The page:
Yet for all the impressive bureaucratic machinery of the royal justice system, and the legal learning developed in the common law, I do not get the sense that this law was the one that concerned most people, most of the time. The common law courts were expensive for litigants, precisely because they had to hire legal experts to navigate their ever-increasingly complex forms and procedures; and while the criminal justice system was ambitious in its attempts to control disorder, it was – in the fourteenth and fifteenth centuries – increasingly devolved. Turning away from the impressive archives of the central courts, another picture emerges. In the disaggregated archives of county record offices, there are the disjointed, partial, and often fragmentary records of local institutions. Piecing them together, we can see a different constellation of legal culture.

My book thus attempted to provide a corrective to the centralized legal history of this period, both by evidencing the huge array of local law-courts, and also by arguing for their importance in the formation of late-medieval legal culture. These courts were closely attuned to local environments and patterns of socio-economic life: coastal courts drew on maritime expertise, while forest courts sought to carefully manage woodland resources. There were many such ‘local legal cultures,’ I suggest, which were constituted in the distinctive ways that non-elites used law-courts in particular localities. This concept, I hope, helps to explain the peculiar form of legal pluralism we find in the later Middle Ages, and what it meant for how ordinary people experienced and engaged with law.

What I was unable to do in my book, however, was provide a systematic answer to the question of how these local courts operated alongside the central system. In some places, there were clear connections: for example, I was able to trace one case of robbery from its first report in the court of a tiny Berkshire village all the way to the King’s Bench, and to show how a case heard by the royal admiralty court relied upon local networks of churchmen for their expertise in Roman law. My sense is that such connections between the local and central were patchy, partial, and temporary, dependent on personal contacts rather than bureaucratic structures. But I hope that future empirical research will help to further elucidate such problems.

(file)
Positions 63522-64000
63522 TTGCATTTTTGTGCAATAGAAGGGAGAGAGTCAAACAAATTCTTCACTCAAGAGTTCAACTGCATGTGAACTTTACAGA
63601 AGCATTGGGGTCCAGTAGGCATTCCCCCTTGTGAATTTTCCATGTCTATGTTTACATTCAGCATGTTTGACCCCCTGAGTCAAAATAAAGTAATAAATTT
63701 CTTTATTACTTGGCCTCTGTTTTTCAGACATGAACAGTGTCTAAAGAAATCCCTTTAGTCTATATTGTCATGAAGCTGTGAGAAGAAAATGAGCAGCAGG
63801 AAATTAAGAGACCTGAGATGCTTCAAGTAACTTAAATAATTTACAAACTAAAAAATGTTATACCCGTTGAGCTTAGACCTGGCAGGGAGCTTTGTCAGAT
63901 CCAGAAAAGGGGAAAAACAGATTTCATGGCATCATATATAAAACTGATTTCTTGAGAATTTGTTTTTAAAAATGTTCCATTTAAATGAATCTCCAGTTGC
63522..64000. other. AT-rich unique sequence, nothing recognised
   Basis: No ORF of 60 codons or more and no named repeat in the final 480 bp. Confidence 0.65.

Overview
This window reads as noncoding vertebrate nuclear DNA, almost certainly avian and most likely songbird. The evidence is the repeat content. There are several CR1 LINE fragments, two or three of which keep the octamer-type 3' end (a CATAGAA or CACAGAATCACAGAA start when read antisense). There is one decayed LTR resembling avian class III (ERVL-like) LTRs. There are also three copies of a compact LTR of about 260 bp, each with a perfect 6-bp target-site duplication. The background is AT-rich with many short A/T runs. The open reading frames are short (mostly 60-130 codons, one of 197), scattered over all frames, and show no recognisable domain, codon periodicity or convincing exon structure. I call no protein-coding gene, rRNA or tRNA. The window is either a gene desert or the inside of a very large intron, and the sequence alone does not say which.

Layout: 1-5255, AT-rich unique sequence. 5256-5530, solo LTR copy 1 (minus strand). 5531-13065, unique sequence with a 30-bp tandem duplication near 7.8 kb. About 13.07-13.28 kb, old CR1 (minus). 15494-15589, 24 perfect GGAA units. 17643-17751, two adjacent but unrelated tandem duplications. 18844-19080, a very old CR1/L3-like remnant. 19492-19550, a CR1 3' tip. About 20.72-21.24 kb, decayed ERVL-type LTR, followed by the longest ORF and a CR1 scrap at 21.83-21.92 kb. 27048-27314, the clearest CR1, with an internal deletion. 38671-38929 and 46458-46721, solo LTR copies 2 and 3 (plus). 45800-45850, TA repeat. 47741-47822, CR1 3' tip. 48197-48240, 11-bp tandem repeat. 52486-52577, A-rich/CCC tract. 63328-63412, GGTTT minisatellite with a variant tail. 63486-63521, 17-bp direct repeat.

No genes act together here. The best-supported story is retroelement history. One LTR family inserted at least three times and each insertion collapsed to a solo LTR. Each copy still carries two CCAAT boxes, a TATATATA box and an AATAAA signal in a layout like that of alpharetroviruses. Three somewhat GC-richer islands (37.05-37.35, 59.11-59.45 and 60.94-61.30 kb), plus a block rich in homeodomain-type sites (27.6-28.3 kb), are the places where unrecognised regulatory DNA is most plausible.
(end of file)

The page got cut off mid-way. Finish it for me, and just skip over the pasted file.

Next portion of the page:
That still leaves us, however, with a deeper question about what law was in this period. How far was it ‘local’, as Geertz hinted? And how far was it ‘central’ – or for late-medieval villagers, in whose perspective I am most interested, how far was it something that happened ‘elsewhere’, in London, for other, richer, more privileged people? The answer must be that it was both, of course, but finding a balance between these two positions is a difficult task; a conceptual framework that runs deeper than either of them, harder still. My suspicion is that it will require thinking beyond the binary categories of ‘local’ and ‘central’, and towards a conceptual vocabulary that has not yet been developed; but doing so will have hugely significant implications both for how we understand late-medieval law and its development.

-- Tom Johnson
Twitter / @tomlukejohnson
Email /